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Cognitive Linguistics. The Conceptualisation of Happiness

Rundberg, Sara LU (2010) ENGK01 20111
English Studies
Abstract
In today’s society there is an obsession with finding happiness. According
to the coca-cola company, all you need to do is open happiness1, but why
stop with a can of coke when you can find your happiness on a dating site.
It even seems to come in edible form in your local shop. But what exactly
is happiness?
De Saussure spoke of “the arbitrary nature of the sign” as a two part
model; “the signified” and “the signifier”. The sign itself is a result of these
two parts and can take form as words, sounds, images, smells and more
(Saussure 1983:67). “The signified” represents the concept, almost like a
mental picture, and “the signifier” represents the form, that is the actual
word. Hence, to understand the full concept of happiness... (More)
In today’s society there is an obsession with finding happiness. According
to the coca-cola company, all you need to do is open happiness1, but why
stop with a can of coke when you can find your happiness on a dating site.
It even seems to come in edible form in your local shop. But what exactly
is happiness?
De Saussure spoke of “the arbitrary nature of the sign” as a two part
model; “the signified” and “the signifier”. The sign itself is a result of these
two parts and can take form as words, sounds, images, smells and more
(Saussure 1983:67). “The signified” represents the concept, almost like a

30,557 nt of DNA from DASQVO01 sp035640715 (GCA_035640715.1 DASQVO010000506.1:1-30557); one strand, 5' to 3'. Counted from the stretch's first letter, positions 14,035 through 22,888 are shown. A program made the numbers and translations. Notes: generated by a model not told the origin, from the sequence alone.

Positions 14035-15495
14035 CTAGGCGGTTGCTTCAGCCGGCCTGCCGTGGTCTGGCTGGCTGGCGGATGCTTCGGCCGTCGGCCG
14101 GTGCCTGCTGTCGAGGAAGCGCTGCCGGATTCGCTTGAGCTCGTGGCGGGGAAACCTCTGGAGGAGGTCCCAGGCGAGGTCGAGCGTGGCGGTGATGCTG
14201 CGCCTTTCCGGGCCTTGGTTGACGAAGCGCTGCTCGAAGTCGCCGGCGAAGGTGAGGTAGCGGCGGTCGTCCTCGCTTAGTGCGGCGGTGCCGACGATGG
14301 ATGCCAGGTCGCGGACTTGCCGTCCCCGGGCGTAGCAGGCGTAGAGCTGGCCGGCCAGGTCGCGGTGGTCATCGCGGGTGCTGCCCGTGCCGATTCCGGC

mental picture, and “the signifier” represents the form, that is the actual
word. Hence, to understand the full concept of happiness not only the
words needs to be analyzed but also the mental picture associated with the
word.
Trough the methods of Cognitive Linguistics this paper will try to
examine the concept of happiness by looking at the tree lexemes;
happiness, blissful and joyful. It will try to determine if the three lexemes
are used differently when speaking of happiness. In order to capture the
full concept, the corpus analysis will contain both examples from a blog
corpus and images from Google. (Less)
Please use this url to cite or link to this publication:
author
Rundberg, Sara LU
supervisor
organization
course
ENGK01 20111
year
type
M2 - Bachelor Degree
subject
language
English
id
2760413
date added to LUP
2012-06-12 14:57:35
date last changed
2013-05-06 13:34:25
@misc{2760413,
  abstract     = {In today’s society there is an obsession with finding happiness. According
to the coca-cola company, all you need to do is open happiness1, but why
stop with a can of coke when you can find your happiness on a dating site.
It even seems to come in edible form in your local shop. But what exactly
is happiness?
De Saussure spoke of “the arbitrary nature of the sign” as a two part
model; “the signified” and “the signifier”. The sign itself is a result of these
two parts and can take form as words, sounds, images, smells and more
(Saussure 1983:67). “The signified” represents the concept, almost like a
mental picture, and “the signifier” represents the form, that is the actual
word. Hence, to understand the full concept of happiness not only the
words needs to be analyzed but also the mental picture associated with the
word.
Trough the methods of Cognitive Linguistics this paper will try to
examine the concept of happiness by looking at the tree lexemes;
happiness, blissful and joyful. It will try to determine if the three lexemes
are used differently when speaking of happiness. In order to capture the
full concept, the corpus analysis will contain both examples from a blog
corpus and images from Google.},
  author       = {Rundberg, Sara},
  language     = {eng},
  note         = {Student Paper},
  title        = {Cognitive Linguistics. The Conceptualisation of Happiness},
  year         = {2010},
}